North Carolina woman charged with using her $ 149,000 Covid-19 relief loan to go shopping


But in a state that faces a 6.5% unemployment rate Last August, a North Carolina woman allegedly used a $ 149,000 Covid-19 relief loan to purchase items from companies such as Louis Vuitton, Nordstrom, Neiman Marcus, IKEA, and various diamond stores.
Jasmine Johnnae Clifton, a 24-year-old Charlotte resident, appeared in federal court this week after being charged with two counts of fraud for using a business that had been dissolved to obtain Covid-19 relief funds, according to a break free from the United States Attorney’s Office for the Western District of North Carolina.
The loan was part of the CARES Act Disaster Economic Damage Loan Program. The funds were provided by the US Small Business Administration (SBA) to North Carolina small businesses “suffering substantial economic damage” from the pandemic, according to a SBA press release.

Clifton did not respond to CNN requests for comment and his public defender declined to comment due to the pending status of the case.

Accusation: The loan was for a business that no longer existed.

Clifton first filed to create the Jazzy Jas LLC online clothing retail business in February 2019 and applied for the SBA loan for the company on July 24, 2020, according to the indictment obtained by CNN.

The problem? According to the indictment, the company no longer existed. It had been formally dissolved with the North Carolina Secretary of State months earlier in March 2020, but was effectively dissolved in September 2019.

To obtain funding, Clifton allegedly submitted a loan application on July 24, 2020, falsely claiming that Jazzy Jas LLC had generated $ 350,000 in revenue over a 12-month period prior to the pandemic, according to the indictment.

“CLIFTON specifically agreed to use the proceeds from the Jazzy Jas LLC loan ‘solely as working capital to alleviate the economic damage caused by the January 31, 2020 disaster,'” the indictment says.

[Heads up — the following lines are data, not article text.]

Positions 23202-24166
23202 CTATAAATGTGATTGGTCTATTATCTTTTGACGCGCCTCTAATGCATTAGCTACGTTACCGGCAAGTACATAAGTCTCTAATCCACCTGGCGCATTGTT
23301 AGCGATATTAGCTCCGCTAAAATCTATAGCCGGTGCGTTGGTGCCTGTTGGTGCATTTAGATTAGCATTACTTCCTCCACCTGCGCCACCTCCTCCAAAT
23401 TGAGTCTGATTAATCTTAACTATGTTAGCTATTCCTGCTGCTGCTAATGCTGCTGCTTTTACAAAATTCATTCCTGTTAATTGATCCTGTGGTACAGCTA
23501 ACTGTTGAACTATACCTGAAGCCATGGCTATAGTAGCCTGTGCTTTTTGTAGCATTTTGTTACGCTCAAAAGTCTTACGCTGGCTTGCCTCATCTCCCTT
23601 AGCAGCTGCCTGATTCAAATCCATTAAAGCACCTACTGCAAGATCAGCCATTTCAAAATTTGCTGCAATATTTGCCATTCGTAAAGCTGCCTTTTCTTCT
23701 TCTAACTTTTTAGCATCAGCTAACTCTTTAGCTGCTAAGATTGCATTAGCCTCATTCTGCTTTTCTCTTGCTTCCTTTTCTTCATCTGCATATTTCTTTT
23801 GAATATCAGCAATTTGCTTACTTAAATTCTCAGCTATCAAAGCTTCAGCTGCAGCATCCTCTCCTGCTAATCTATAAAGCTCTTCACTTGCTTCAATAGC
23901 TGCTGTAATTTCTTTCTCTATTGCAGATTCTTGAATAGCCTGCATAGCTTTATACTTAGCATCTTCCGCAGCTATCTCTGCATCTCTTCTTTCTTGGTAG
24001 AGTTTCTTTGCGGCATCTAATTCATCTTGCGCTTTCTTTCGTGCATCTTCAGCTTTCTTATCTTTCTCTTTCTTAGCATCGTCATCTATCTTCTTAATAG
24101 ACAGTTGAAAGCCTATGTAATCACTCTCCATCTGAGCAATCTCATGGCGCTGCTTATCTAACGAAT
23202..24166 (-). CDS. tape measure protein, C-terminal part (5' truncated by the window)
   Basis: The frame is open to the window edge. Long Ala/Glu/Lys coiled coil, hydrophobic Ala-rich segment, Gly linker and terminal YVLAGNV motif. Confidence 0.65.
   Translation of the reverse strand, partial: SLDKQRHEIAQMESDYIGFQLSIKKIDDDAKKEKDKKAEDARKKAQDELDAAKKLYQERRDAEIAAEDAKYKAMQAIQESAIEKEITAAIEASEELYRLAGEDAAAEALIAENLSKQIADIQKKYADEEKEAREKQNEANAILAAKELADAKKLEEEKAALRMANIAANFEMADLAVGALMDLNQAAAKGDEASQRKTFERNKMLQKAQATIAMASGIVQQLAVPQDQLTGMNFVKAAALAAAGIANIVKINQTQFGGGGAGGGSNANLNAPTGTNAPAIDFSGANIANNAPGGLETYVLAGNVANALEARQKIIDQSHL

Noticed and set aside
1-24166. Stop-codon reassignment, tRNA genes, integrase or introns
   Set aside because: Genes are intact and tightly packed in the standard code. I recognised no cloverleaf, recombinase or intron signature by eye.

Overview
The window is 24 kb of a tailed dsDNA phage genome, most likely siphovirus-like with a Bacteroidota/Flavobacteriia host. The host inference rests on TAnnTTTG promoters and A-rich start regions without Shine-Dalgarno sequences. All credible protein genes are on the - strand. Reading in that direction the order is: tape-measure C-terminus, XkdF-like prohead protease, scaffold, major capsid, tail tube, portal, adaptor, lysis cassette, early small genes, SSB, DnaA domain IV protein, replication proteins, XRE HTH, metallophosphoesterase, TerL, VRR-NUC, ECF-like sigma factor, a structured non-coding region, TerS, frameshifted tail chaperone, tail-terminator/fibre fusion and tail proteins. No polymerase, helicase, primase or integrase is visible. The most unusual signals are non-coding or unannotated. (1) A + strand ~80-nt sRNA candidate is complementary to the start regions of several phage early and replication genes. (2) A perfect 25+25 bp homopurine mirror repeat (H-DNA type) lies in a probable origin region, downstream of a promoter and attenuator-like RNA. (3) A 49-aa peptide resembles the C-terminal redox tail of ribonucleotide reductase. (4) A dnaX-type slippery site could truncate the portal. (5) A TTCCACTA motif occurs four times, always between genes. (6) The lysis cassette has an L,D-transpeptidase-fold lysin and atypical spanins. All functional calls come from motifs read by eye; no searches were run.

A $ 150,000 loan was approved on August 8, 2020, and the indictment says the funds, minus a $ 100 fee, were deposited into Clifton’s credit union account about three days later.

The indictment states that Clifton used the previous existence of Jazzy Jas LLC to “exploit a federal loan program and obtain a significant sum of money.” The federal government seized approximately $ 50,000 in funds from Clifton’s credit union account in November, according to the indictment.

A grand jury first charged Clifton on February 17 with wire fraud in connection with a disaster benefit and fraud in connection with a major disaster or emergency benefits. If convicted, the press release indicated that the charges could carry a maximum of 30 years in prison each and a total of $ 1,250,000 in fines.

Clifton was released on $ 25,000 bond after his court appearance Monday, court records said.

US Attorney Wants Covid-19 Funds To Help The Right People

Small businesses have struggled to continue operating during the pandemic. More than 74% of small businesses reported experiencing either a moderate overall negative effect or a large negative effect due to the Covid-19 pandemic, according to the most recent data available from the US Census Bureau. Small Business Pulse Survey, taken the week of January 4 to January 10, 2021.

“At a time when our nation is grappling with the effects of the coronavirus pandemic and businesses are struggling to cope with the impact of COVID, scammers are seizing the opportunity to steal federal financial aid programs to line their own pockets.” wrote US Attorney Andrew Murray. in a statement sent to CNN.

“My office is working hard to uncover criminals trying to exploit the pandemic and steal funds intended for the economic recovery of businesses and communities throughout the Western District of North Carolina.”

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